The Element of Surprise

A renovated Chevy Chase Village home looks like it fits right in with the traditional neighborhood-until you step inside

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Elsewhere, Morris incorporated a variety of bright ikat and suzani fabrics—tribal-looking patterns that incorporate lots of saturated color—which Williams found during a shopping trip with Morris to The Washington Design Center.

Morris used a graphic suzani pattern to reupholster the dining chairs from Williams’ childhood home. She also refurbished the table, which Williams’ grandfather purchased at an Iowa farm auction. Mali’s family sideboard, an early 19th-century Regency piece, blends into the mix, but gets an unexpected jolt from another oversize Walter Williams’ painting that’s propped on top.

Matching the bold strokes of the fabric and art is a fireplace surround covered in vivid blue tile handmade in Morocco. Lodmell built a frame around the fireplace wide enough to display each tile fully, so none had to be cut.

The kitchen next door gets its shot of color from an ikat in orange, red and chartreuse. Morris had a settee custom-made for the bay window to create a seating area next to the banquette, which has deep blue vinyl cushions that echo the Moroccan tile of the dining room fireplace.

Morris used another suzani print to set the tone in the living room. It’s sewn into the upholstery of a custom sofa to mimic a colorful throw. Paired with a saturated pink-patterned rug by Timothy Paul and deep persimmon armchairs, the sofa provides the room with a sense of exuberance.

The color never reads as chaos, however. Morris infused each room with neutrals to offset the rich hues. “That’s the real trick with color,” she says. “You have to have a subtle enough backdrop to show it off.”

A consultant for Benjamin Moore, Morris used “elmira white”—one of her favorite neutrals—throughout the first floor. “If you’ve got a lot of art you need to show,” she says, “[the paint color] just changes with the way you need it to be.”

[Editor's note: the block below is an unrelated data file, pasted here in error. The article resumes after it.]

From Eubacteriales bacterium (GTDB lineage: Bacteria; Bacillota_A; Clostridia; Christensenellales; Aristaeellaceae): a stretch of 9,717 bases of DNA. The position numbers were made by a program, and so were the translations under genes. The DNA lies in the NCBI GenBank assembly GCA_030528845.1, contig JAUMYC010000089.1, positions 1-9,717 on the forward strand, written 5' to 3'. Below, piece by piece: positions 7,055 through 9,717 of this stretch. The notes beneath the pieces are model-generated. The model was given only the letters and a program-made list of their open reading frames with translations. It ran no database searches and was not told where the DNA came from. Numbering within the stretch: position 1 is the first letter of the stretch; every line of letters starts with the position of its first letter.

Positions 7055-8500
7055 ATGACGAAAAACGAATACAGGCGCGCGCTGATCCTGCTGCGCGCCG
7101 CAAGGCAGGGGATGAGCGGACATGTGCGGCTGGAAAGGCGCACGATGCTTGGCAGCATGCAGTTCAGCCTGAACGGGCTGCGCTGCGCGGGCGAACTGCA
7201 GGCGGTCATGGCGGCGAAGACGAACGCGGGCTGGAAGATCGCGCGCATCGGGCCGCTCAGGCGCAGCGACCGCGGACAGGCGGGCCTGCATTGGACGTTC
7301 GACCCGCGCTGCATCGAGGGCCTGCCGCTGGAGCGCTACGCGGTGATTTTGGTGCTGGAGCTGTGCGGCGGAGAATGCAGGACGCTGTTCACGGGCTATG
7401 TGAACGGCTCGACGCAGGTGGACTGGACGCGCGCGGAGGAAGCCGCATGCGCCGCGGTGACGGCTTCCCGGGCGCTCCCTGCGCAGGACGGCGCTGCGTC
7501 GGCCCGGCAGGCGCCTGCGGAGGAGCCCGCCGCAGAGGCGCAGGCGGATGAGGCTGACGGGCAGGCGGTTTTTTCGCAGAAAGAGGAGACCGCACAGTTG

She went in the opposite direction with the small spaces. The powder room off the living room features vivid-blue “deep ocean,” and the mudroom behind it is awash in fuchsia-toned “gypsy love.”

“The smaller spaces have four distinct walls, so it’s easier to drench them in color,” Morris says. “When the walls [of different rooms] flow into one another, it makes it hard to have such distinct changes in color. It makes the spaces feel jarring instead of calming.”

The two-year renovation was completed in 2011. With its brick, shingles and columned screened porch, the house looks anything but modern—until visitors reach the cobalt-blue framed door and see Walter Williams’ bold abstract art through the plate glass.

It’s exactly the balance Sarah Williams and Peter Mali sought.

“I like the surprise,” Williams says. “I’ve always liked that it looks one way on the outside—and it’s something else on the inside.”

Jennifer Sergent is a home and design writer based in Arlington, Va. To comment on this story, email comments@bethesdamagazine.com.

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